Weddings are inherently expensive, and since the mid 2000’s, there’s been a major increase in the number of couples who are paying for their own weddings. Some couples may be receiving help from families, but are paying many of their own expenses, and some are just outright taking control of the budget. The reasons for this are as varied as the couples for whom it works. Regardless of who is contributing to the wedding budget, you should know the best way to save up for your wedding over time.
If you’re newly engaged and planning a wedding at least one year away, you should start understanding and saving for your wedding immediately; not to mention thinking of ways to cut your wedding expenses to as little as possible. If either party’s family indicates their willingness to contribute, don’t count your chickens before they’ve hatched. Even if funds are ear-marked for your special day, that doesn’t take into account unexpected events and circumstances. One bride recently had her mother take ill overnight and naturally the medical care was paid for – but at a loss to the expected wedding contribution. The bride was happy that her mother was well enough to attend the wedding, but she had already booked vendors with the anticipation of the money being available to pay them. It was a really difficult time to scramble and find new vendors or work out financial deals with the vendors they had already booked.
Have a Budget Meeting with your fiancé and figure out exactly how much you can both reasonably set aside each paycheck before the wedding. There are many wedding budget calculators out there that will help you spend your money, but not a whole lot of them let you know how much you have to spend.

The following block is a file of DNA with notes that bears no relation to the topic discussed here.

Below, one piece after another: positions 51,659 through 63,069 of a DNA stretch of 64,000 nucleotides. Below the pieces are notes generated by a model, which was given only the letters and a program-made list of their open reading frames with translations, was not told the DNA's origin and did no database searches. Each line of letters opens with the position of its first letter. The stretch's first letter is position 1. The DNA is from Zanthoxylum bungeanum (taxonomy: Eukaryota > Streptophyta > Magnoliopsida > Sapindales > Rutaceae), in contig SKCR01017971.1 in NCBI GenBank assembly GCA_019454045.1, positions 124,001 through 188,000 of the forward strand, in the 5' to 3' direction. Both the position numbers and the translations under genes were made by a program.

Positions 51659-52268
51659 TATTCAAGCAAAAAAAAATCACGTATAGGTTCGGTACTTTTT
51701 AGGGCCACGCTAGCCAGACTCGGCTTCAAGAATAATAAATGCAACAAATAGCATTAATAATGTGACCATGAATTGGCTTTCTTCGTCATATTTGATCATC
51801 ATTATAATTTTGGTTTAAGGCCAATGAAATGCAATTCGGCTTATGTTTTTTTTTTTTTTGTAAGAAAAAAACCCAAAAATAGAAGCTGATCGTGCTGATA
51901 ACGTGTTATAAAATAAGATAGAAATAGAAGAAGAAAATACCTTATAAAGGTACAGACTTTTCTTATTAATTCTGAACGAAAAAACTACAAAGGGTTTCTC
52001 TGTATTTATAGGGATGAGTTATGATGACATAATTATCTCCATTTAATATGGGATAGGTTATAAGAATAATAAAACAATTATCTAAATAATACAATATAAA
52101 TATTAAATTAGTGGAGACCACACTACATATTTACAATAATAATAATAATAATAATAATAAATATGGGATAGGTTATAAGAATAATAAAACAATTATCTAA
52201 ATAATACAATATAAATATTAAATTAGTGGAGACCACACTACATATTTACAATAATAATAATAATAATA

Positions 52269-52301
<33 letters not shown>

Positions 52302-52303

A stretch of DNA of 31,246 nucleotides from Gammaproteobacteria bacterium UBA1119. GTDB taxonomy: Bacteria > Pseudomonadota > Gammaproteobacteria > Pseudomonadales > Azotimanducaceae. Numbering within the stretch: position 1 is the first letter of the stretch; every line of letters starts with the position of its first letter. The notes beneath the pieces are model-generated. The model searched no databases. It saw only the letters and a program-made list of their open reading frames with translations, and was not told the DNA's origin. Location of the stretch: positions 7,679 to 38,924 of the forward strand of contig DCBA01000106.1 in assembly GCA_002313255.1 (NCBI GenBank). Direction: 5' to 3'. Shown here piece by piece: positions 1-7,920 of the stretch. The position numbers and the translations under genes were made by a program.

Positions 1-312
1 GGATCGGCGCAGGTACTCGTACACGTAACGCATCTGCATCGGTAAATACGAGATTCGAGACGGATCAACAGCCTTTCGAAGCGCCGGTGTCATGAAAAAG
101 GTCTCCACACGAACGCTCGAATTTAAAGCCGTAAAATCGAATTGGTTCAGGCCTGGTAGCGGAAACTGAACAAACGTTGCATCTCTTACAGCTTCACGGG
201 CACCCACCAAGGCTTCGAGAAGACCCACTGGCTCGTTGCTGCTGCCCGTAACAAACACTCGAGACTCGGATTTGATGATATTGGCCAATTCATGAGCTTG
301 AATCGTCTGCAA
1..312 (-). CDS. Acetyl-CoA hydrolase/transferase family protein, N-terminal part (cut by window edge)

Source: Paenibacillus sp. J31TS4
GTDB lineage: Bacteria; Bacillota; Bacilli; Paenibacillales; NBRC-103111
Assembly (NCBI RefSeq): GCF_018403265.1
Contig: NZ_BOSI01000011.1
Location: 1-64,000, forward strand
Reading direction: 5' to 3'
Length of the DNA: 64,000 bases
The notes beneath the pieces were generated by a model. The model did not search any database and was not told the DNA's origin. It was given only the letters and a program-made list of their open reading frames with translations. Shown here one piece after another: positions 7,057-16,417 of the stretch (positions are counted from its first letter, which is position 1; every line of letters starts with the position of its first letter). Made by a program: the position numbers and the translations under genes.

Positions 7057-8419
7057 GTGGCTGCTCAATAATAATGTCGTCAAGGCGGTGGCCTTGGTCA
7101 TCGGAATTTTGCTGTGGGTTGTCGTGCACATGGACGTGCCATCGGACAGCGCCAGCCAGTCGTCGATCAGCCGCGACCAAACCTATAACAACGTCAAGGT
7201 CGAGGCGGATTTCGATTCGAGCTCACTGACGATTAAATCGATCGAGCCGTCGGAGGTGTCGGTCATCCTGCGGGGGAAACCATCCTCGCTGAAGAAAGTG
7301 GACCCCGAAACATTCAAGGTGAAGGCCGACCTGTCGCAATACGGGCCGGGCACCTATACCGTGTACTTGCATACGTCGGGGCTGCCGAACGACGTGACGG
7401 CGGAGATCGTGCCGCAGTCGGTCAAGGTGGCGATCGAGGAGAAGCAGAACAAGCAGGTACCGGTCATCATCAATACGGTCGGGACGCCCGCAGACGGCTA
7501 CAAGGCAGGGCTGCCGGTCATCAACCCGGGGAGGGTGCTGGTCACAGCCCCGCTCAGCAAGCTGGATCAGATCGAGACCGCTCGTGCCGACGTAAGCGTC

Once you’ve figured out how much you can set aside, stick to it! Saving money is hard, and you’ll be tempted daily to get another cup of coffee at a fancy coffee shop, or there’ll be shoes on sale you really need, or a tech gadget that will be just perfect. Resist! Holidays make this part especially hard, so if the wedding saving efforts cross over holidays you have to especially diligent to find ways to celebrate the holidays and give generously to your loved ones without dipping into your wedding fund. You can also eliminate things from your wedding list such as wedding favors and flowers or at least replace them with sparklers for weddings which are much less expensive so you can keep costs low and need to save less money for your wedding. Dollar for dollar, wedding sparklers offer the most fun and entertainment possible.
Another way to save money without feeling like it’s a burden is the 52-week Money Saving Challenge. This is perfect for couples who aren’t yet engaged but who want to work toward this goal individually or together. It’s really simple if you mark the week numbers on your calendar ahead of time, and you end up with a pretty decent chunk of change depending on the method you use. Here are three methods that have been found helpful by many people saving money for weddings or other big ticket items. Two methods have you saving up $1378 dollars in a couple different ways. The third has you saving $1505 in 52 weeks, and they are all relatively small amounts to deposit. Try out these methods and see how much you can save up for your wedding.
Overall, the best way to tackle your wedding budget is a combination of good saving practices and lowering your expenses. Whether you buy wedding sparklers instead of more expensive favors or you adhere to a multi-week savings challenge, saving for your wedding can be simple if you put a plan in place and give yourself plenty of time.